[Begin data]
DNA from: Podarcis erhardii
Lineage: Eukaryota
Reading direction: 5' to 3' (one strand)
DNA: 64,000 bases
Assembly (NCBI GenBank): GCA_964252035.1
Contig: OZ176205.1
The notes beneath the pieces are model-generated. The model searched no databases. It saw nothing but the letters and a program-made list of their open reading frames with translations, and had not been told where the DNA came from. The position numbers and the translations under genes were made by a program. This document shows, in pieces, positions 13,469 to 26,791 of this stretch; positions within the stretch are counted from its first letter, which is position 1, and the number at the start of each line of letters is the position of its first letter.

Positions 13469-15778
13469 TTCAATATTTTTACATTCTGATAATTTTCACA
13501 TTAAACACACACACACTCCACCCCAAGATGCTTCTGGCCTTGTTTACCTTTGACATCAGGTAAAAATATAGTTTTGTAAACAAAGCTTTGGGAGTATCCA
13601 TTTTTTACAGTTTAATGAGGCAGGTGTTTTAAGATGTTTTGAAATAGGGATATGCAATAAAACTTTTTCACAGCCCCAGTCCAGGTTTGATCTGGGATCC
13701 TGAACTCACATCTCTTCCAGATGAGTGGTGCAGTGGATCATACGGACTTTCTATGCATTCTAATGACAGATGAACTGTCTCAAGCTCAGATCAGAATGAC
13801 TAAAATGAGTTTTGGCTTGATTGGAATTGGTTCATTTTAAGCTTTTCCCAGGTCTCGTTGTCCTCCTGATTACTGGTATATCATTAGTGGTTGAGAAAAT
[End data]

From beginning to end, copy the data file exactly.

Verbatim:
DNA from: Podarcis erhardii
Lineage: Eukaryota
Reading direction: 5' to 3' (one strand)
DNA: 64,000 bases
Assembly (NCBI GenBank): GCA_964252035.1
Contig: OZ176205.1
The notes beneath the pieces are model-generated. The model searched no databases. It saw nothing but the letters and a program-made list of their open reading frames with translations, and had not been told where the DNA came from. The position numbers and the translations under genes were made by a program. This document shows, in pieces, positions 13,469 to 26,791 of this stretch; positions within the stretch are counted from its first letter, which is position 1, and the number at the start of each line of letters is the position of its first letter.

Positions 13469-15778
13469 TTCAATATTTTTACATTCTGATAATTTTCACA
13501 TTAAACACACACACACTCCACCCCAAGATGCTTCTGGCCTTGTTTACCTTTGACATCAGGTAAAAATATAGTTTTGTAAACAAAGCTTTGGGAGTATCCA
13601 TTTTTTACAGTTTAATGAGGCAGGTGTTTTAAGATGTTTTGAAATAGGGATATGCAATAAAACTTTTTCACAGCCCCAGTCCAGGTTTGATCTGGGATCC
13701 TGAACTCACATCTCTTCCAGATGAGTGGTGCAGTGGATCATACGGACTTTCTATGCATTCTAATGACAGATGAACTGTCTCAAGCTCAGATCAGAATGAC
13801 TAAAATGAGTTTTGGCTTGATTGGAATTGGTTCATTTTAAGCTTTTCCCAGGTCTCGTTGTCCTCCTGATTACTGGTATATCATTAGTGGTTGAGAAAAT